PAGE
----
A new study of nearly 4,000 women has found that 28 percent of women with two or more children had them by different men. A longitudinal study, it took place over the course of 27 years, with 20 interviews.
Although the phenomenon of "multiple partner fertility" crossed demographic lines, the rate was 59 percent among African-American women, 35 percent among Latinas, and 22 percent among white women.
The author of the study, Cassandra Dorius, told Time, "I was a year into this project before I realized that my mother was one of these women. We tend to think of women with multiple partner fertility as being only poor single women with little education and money, but in fact at some point, most were married, and working, and going to school, and doing all the things you're supposed to do to live the American Dream."
What's interesting here is how the women interviewed described their own experiences. The last interview was conducted when the women were past childbearing years. According to The Los Angeles Times, "The women who had multiple fathers for their children said they ended up having more children than they had said was 'ideal' when they were young adults."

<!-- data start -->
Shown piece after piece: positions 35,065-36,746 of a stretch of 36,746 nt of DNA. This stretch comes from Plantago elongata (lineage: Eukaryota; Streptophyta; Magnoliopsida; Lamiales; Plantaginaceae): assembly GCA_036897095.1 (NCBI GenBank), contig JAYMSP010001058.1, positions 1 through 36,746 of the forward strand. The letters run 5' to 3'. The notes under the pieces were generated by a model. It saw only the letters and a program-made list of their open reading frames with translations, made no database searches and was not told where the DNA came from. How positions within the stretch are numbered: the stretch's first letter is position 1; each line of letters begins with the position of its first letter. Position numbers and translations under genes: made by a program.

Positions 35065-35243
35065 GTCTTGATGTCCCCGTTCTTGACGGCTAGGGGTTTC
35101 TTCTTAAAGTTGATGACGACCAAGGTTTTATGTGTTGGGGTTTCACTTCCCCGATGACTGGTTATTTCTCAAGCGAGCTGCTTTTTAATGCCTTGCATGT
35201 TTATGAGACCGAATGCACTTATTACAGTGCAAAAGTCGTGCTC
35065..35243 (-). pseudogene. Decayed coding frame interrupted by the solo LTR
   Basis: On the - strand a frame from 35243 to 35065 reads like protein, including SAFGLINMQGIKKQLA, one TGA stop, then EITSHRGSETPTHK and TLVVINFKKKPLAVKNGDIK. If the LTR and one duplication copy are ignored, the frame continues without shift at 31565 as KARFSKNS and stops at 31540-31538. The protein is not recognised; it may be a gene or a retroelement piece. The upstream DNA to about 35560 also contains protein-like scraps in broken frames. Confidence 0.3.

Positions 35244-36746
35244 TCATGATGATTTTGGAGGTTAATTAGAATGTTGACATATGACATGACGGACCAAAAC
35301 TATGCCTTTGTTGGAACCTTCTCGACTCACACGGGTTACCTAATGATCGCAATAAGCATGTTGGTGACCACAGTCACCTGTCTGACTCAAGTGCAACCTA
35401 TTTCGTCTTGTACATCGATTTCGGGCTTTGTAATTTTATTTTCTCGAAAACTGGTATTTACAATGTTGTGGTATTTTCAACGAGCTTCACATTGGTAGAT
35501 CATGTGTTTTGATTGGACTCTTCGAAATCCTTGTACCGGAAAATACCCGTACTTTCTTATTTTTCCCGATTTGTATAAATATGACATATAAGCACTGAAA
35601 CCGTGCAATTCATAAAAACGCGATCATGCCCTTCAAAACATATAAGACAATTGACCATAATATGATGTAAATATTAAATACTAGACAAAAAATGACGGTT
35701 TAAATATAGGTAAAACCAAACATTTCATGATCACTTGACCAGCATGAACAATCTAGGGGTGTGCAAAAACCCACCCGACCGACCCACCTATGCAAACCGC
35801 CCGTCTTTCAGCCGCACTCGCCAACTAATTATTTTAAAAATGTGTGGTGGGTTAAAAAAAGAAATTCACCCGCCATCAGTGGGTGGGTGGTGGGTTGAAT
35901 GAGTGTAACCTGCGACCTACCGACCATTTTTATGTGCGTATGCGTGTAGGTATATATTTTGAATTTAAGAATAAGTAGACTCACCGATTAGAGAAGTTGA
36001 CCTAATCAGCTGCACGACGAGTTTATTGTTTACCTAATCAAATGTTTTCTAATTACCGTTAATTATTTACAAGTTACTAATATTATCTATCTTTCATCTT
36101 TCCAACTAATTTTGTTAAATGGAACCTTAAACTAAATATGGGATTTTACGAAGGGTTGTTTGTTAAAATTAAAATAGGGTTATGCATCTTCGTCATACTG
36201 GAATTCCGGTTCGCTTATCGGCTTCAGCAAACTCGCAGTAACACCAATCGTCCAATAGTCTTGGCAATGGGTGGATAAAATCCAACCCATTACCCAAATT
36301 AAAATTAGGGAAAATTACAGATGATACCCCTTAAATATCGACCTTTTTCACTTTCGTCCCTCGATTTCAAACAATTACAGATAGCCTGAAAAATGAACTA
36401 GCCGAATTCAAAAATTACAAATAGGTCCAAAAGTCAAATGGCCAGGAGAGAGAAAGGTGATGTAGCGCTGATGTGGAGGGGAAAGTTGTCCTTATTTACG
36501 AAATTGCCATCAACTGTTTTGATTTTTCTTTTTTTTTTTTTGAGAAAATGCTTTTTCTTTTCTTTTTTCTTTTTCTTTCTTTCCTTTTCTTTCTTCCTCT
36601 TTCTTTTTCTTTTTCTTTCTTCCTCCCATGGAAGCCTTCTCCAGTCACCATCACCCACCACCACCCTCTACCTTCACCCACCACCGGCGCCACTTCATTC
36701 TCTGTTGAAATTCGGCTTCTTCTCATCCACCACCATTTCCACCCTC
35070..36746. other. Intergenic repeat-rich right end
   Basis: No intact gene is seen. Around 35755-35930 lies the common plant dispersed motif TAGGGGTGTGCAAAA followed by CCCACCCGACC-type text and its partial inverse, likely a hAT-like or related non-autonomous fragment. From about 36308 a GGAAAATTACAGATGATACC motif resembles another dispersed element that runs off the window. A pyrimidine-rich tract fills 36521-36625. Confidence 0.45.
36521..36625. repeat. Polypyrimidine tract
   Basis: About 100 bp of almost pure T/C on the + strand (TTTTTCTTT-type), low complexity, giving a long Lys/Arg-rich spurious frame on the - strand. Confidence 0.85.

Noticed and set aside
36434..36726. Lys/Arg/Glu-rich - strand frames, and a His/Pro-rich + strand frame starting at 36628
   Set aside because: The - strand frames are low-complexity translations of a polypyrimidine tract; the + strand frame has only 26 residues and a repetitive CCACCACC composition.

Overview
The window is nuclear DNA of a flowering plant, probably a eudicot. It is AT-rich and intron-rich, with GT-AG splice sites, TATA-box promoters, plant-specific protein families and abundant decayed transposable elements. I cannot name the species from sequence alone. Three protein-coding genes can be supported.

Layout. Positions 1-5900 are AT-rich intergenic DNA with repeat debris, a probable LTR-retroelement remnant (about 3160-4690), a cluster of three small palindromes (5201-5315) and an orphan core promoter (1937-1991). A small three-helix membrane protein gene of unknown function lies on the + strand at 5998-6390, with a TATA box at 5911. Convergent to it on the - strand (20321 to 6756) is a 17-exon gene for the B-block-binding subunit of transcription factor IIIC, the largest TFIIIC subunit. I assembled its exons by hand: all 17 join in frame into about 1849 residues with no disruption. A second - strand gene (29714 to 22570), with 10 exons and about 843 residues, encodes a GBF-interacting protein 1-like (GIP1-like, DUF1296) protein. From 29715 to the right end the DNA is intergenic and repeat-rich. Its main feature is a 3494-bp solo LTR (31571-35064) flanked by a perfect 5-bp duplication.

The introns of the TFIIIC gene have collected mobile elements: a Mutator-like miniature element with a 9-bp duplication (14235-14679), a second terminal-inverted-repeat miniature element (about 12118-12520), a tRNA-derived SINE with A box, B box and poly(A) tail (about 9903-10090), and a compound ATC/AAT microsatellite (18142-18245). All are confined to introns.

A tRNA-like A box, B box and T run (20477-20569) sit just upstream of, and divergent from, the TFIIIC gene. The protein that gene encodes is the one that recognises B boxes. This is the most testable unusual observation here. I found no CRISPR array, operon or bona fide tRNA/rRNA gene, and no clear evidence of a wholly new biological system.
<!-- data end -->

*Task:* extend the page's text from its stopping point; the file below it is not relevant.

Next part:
A sociologist who apparently was not involved in the study speculated that economic and social inequality played its own role: "Women with lower expectations for education and career don't see that they will be in a significantly different place in 10 years. So there's no reason to wait to have kids."
And Dorius herself went even further, saying that multipartner fertility isn't just a byproduct of inequality, but an engine of it: "Juggling all the different needs and demands of fathers in at least two households, four or more pairs of grandparents, and two or more children creates a huge set of chronic stressors that families have to deal with for decades."
It's important to make a distinction between describing these phenomena and stigmatizing the fertility choices of these women, as if to blame them for their own poverty, for having "too many" babies with too many fathers. It's even more important that all women have access to the resources to make their own choices about family planning — whether that means more children or fewer, with whomever they choose—and to the support they need for the children they do have. And for men to take responsibility for their children, regardless of their relationship with the mother.